Physiological responses of the symbiotic shrimp Ancylocaris brevicarpalis and its host sea anemone Stichodactyla haddoni to ocean acidification


  • Low pH condition have triggered the lipid peroxidation in anemone and shrimp.
  • AP showed less values in shrimp and anemone could be because of low pH stress.
  • Antioxidant enzymes showed upward tendency as an indicator for oxidative stress.
  • Short term exposure had adversely affected the physiology of anemone and shrimp.


In this study, the physiology of symbiotic ‘peacock-tail’ shrimp Ancylocaris brevicarpalis and its host ‘Haddon’s carpet’ sea anemone Stichodactyla haddoni were tested under lowered pH (7.7) and control (8.1) conditions. The biochemical responses such as digestive enzyme (AP), organic acids (lactate and succinate), oxidative damages (MDA), antioxidants metabolites/enzymes (ASC, GSH, SODCATAPXGPX, GR, POX, and PHOX), and detoxification enzyme (GST) were measured. The AP showed insignificantly reduced values in both the organisms in lowered pH conditions compared to control indicating the effect of abiotic stress. The hierarchical clustering analysis indicated low MDA in sea anemone can be explained by higher POX, APX, GR, ASC, and GSH levels compared to shrimps. However, the detoxification enzyme GST showed less activity in sea anemones compared to shrimps. The results suggest that A. brevicarpalis and sea anemone S. haddoni may have deleterious effects when exposed to short-term acidification stress.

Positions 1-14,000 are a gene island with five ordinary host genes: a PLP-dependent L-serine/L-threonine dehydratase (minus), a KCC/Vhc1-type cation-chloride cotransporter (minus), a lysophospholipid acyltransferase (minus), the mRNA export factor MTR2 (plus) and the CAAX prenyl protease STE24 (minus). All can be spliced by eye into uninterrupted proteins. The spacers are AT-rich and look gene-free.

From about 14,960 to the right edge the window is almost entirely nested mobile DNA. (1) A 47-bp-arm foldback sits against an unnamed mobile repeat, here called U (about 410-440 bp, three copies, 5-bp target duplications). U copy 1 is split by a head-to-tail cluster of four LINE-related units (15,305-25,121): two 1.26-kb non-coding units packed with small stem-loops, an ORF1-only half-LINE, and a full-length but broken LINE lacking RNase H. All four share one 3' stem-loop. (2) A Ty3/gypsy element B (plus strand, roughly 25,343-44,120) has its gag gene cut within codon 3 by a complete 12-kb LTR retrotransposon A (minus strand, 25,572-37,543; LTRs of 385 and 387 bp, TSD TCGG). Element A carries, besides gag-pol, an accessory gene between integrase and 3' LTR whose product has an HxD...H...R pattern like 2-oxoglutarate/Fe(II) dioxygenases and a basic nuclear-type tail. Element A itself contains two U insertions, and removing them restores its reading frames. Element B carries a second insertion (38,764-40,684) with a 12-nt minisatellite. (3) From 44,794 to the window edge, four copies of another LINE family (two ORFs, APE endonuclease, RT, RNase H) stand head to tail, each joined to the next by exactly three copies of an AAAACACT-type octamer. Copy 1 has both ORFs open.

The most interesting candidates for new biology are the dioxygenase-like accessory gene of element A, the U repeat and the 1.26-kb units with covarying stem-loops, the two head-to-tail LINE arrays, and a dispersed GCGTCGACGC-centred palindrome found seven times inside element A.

Prakash S., Kumar A., Okla M. K., Ahmad A., Abbas Z. K., Al-ghamdi A. A., Beemster G. & AbdElgawad H., 2022. Physiological responses of the symbiotic shrimp Ancylocaris brevicarpalis and its host sea anemone Stichodactyla haddoni to ocean acidification. Marine Pollution Bulletin 175: 113287. doi: 10.1016/j.marpolbul.2021.113287. Article (subscription required).

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